Along with building out an unparalleled network, Amazon is investing in associates to win the war for talent


Here’s a fact for you: At present, Amazon employs more than 400,000 full and part-time associates worldwide across a network of 110 North American and another 75 around the globe. So, given that the shortage of logistics workers is a top topic at every industry event I attend, just what is Amazon doing to win the war on talent, given the scale of its operations.

That’s a question I posed to spokesperson Todd Walker at the end of our recent tour of Amazon’s highly-automated robotic fulfillment center in North Haven, Connecticut. The short answer is that Amazon is investing in pay, benefits and career opportunities for its fulfillment center workers much in the same way that it is investing in technology and automation. And for the same reason: “It all goes back to the customer experience,” Walker said. “It determines every move we make.”

During a tour of a robotics center, it’s easy to focus on the thousands of robots shuttling product to goods-to-person workstations, and forget that the facility also employs a small army of associates: In Connecticut, there are 2,500 full time associates at North Haven and another 1,500 at the Windsor facility just 50 miles away. That’s not counting the associates at the other 3 Connecticut logistics hubs. Add them all up, and you could populate your average New England town with just the Amazon warehouse associates working in Connecticut.

So, what are they doing? I think it can put it in two buckets: Recruitment and retention.

On the recruitment side, Amazon offers a $15 starting minimum wage and full medical, vision and dental insurance right out of the gate, according to Walker, and as much as a 50% match on 401(k) contributions. In the Northeast, where I live, that $15 minimum may be going up: Just the other night I saw a Walmart television ad offering a starting pay of $18 an hour for DC associates in New Hampshire, where we have one of the lower unemployment rates in the country.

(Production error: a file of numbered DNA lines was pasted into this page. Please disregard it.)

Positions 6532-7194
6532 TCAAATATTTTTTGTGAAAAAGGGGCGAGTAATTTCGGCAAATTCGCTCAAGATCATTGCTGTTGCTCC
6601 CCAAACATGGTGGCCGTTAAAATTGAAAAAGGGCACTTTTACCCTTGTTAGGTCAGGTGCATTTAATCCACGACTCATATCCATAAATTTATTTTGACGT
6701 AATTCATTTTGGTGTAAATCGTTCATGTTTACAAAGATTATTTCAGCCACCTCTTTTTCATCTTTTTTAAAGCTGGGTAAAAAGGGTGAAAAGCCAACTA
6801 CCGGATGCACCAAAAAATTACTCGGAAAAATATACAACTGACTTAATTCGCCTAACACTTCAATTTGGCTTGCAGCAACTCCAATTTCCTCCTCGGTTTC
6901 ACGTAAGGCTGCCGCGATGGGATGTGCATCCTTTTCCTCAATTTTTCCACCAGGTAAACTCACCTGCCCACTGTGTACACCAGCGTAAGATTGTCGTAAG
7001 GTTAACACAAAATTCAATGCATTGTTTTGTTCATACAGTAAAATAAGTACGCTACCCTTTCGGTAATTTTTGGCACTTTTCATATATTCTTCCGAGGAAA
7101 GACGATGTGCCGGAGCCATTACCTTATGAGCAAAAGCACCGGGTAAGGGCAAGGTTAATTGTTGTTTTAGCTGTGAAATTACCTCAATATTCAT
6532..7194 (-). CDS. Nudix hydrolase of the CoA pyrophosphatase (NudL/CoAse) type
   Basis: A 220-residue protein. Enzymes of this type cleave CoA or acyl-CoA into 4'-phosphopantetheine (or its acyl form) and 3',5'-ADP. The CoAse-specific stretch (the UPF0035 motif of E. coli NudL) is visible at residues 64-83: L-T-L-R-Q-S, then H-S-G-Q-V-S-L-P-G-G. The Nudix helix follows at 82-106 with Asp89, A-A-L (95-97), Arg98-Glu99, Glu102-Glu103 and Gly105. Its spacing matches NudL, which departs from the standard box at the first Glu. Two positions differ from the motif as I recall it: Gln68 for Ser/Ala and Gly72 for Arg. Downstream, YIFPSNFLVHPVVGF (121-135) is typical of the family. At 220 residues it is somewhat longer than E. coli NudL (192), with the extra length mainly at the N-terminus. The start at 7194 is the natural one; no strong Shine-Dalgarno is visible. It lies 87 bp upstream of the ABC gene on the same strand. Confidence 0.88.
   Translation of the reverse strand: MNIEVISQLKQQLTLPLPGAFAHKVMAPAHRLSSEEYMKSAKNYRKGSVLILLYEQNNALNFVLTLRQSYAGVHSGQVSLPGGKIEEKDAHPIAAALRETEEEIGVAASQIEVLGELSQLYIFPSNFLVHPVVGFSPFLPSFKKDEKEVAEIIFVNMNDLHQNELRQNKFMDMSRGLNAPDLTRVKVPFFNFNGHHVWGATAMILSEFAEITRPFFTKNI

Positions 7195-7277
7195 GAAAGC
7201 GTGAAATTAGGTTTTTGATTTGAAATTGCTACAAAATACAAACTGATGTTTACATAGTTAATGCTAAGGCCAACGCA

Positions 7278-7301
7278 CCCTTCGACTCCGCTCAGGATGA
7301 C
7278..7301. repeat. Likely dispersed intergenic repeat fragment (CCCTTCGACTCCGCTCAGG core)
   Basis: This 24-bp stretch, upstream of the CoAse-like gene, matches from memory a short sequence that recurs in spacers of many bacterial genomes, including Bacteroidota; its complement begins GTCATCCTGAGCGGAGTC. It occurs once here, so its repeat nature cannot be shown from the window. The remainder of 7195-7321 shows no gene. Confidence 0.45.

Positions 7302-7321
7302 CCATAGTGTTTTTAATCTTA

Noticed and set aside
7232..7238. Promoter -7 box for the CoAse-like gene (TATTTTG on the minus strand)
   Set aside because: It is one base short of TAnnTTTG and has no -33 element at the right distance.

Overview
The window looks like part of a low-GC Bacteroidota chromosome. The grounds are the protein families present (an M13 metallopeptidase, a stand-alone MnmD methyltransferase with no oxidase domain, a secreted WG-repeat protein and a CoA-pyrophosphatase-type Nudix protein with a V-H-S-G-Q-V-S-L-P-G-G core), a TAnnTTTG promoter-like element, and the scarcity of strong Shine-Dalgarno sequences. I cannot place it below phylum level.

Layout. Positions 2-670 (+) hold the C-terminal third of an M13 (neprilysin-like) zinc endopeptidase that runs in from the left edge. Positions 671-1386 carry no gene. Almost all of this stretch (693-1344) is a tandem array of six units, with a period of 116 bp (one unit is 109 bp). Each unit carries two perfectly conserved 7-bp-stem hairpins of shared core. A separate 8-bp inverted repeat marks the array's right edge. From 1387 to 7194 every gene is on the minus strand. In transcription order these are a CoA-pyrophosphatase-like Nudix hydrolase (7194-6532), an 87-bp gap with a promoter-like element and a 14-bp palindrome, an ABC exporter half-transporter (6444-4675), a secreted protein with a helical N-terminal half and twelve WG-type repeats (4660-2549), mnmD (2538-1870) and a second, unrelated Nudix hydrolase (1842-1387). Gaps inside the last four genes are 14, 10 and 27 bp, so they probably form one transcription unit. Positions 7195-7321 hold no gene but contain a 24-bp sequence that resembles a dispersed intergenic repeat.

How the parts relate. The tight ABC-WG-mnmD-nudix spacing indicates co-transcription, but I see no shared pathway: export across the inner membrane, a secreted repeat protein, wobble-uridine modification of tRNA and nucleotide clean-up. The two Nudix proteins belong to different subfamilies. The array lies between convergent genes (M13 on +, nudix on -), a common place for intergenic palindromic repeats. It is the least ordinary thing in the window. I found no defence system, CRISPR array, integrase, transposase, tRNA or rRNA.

On the retention side, the company offers up to 20 weeks of maternal and paternal paid leave, with other programs to “give new parents flexibility with their growing families.” That’s more generous than many white collar new parent leave benefits.

For those employees who are interested, Amazon offers a career path for floor associates. I noticed signs in the North Haven facility referencing mentors. Earlier, Walker mentioned that new employees work with mentors who train them for their positions. Aspiring employees apply for the mentorship program. Amazon will pre-pay up to 95% of tuition for courses in areas like game design, visual communications, nursing, IT programming and radiology, regardless of whether the skills are relevant to Amazon. The company has also pledged to invest over $700 million “to provide upskilling training for 100,000 U.S. employees for in demand jobs” to aid employees who want to advance into skilled positioned at Amazon, or outside. “There are literally 1,000’s of opportunities within the company,” Walker said.

Like the overall network, Amazon’s talent strategy is another of those factors that makes Amazon Amazon, and can’t easily be replicated by most organizations.